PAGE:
PURPOSE: Studies have shown that elongation of the injured Achilles tendon after acute Achilles tendon rupture (ATR) is negatively associated with clinical outcomes. The difference between operative and non-operative treatment on the length of the Achilles tendon is only sparsely investigated. The aim of the study was to investigate if the operative and non-operative treatment of ATR had different effects on tendon elongation.
METHODS: The study was performed as a registry study in the Danish Achilles tendon database (DADB). The primary outcome of the study was an indirect measure of Achilles tendon length: the Achilles tendon resting angle (ATRA) at 1-year follow-up. The variable of interest was treatment (operative or non-operative).
RESULTS: From August 2015 to January 2019, 438 patients (154 operatively treated and 284 non-operatively treated) were registered with full baseline data and had their ATRA correctly registered at 1-year follow-up in DADB. The analysis did not show a clinically relevant nor statistically significant difference in ATRA between operative and non-operatively treated patients at 1-year follow-up (mean difference - 1.2°; 95% CI - 2.5; 0.1; n.s) after adjustment for potential confounders.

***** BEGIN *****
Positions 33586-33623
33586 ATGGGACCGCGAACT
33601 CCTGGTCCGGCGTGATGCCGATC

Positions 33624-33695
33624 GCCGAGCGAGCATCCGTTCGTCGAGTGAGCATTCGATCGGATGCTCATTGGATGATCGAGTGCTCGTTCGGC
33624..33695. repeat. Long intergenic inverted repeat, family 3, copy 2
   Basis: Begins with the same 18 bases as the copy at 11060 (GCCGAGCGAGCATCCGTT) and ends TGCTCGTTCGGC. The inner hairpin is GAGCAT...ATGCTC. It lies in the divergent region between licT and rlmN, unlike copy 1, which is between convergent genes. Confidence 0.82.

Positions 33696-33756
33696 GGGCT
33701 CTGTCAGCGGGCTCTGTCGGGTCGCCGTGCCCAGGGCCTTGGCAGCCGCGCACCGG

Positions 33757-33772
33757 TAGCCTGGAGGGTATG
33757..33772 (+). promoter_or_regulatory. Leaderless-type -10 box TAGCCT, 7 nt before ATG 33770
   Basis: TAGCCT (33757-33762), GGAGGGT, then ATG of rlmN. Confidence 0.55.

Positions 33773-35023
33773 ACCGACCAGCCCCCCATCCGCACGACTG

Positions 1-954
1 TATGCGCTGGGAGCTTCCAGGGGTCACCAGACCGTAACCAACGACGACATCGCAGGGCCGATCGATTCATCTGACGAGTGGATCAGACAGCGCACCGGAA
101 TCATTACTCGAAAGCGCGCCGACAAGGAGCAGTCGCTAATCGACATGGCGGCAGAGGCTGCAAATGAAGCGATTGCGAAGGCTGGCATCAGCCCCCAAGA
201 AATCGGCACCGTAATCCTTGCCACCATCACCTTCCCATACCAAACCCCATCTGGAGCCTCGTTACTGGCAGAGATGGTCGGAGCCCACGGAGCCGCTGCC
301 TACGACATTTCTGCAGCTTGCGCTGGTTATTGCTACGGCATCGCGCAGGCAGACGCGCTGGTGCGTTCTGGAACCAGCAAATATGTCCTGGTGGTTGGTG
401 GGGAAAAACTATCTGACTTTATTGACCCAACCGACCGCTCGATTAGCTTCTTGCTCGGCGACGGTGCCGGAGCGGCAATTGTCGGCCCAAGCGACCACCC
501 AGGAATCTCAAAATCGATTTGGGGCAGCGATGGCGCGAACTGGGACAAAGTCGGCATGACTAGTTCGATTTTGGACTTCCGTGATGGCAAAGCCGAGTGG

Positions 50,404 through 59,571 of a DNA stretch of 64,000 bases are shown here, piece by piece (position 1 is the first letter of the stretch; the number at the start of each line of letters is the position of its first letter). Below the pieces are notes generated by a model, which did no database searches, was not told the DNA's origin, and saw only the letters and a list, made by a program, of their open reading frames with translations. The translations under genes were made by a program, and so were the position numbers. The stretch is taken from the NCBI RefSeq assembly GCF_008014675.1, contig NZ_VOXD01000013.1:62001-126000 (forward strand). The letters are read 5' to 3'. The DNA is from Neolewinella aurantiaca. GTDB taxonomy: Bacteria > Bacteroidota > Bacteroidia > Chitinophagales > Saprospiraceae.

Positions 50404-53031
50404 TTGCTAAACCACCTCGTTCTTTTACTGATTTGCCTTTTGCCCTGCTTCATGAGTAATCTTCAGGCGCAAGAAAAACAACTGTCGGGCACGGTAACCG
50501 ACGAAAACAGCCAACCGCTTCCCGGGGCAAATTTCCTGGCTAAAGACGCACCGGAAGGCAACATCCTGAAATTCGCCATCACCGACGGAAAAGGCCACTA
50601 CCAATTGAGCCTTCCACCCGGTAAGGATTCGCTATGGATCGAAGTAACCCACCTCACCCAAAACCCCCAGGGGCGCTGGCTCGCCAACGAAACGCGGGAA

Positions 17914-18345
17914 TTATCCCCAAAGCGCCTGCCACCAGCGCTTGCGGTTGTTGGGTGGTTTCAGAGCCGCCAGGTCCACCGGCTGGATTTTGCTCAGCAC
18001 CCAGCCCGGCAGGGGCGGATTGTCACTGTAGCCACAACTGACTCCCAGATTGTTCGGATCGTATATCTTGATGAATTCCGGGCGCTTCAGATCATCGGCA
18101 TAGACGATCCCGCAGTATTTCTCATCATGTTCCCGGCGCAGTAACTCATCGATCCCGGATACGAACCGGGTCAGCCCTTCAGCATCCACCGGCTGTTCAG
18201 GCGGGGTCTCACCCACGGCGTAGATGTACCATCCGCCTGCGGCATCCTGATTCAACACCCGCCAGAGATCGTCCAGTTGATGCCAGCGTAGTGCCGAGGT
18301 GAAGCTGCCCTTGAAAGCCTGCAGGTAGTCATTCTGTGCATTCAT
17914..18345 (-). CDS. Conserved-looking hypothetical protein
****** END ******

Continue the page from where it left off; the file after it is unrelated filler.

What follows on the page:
CONCLUSION: There were neither clinically relevant nor statistically significant differences in terms of the ATRA at 1-year follow-up between the operative and non-operatively treated patients. This finding suggests that operative treatment does not lead to a clinically relevant reduction in tendon elongation compared to non-operative treatment and it should therefore not be used as an argument in the choice of treatment.
LEVEL OF EVIDENCE: Level III.
|Tidsskrift||Knee surgery, sports traumatology, arthroscopy : official journal of the ESSKA|
|Status||Udgivet - maj 2021|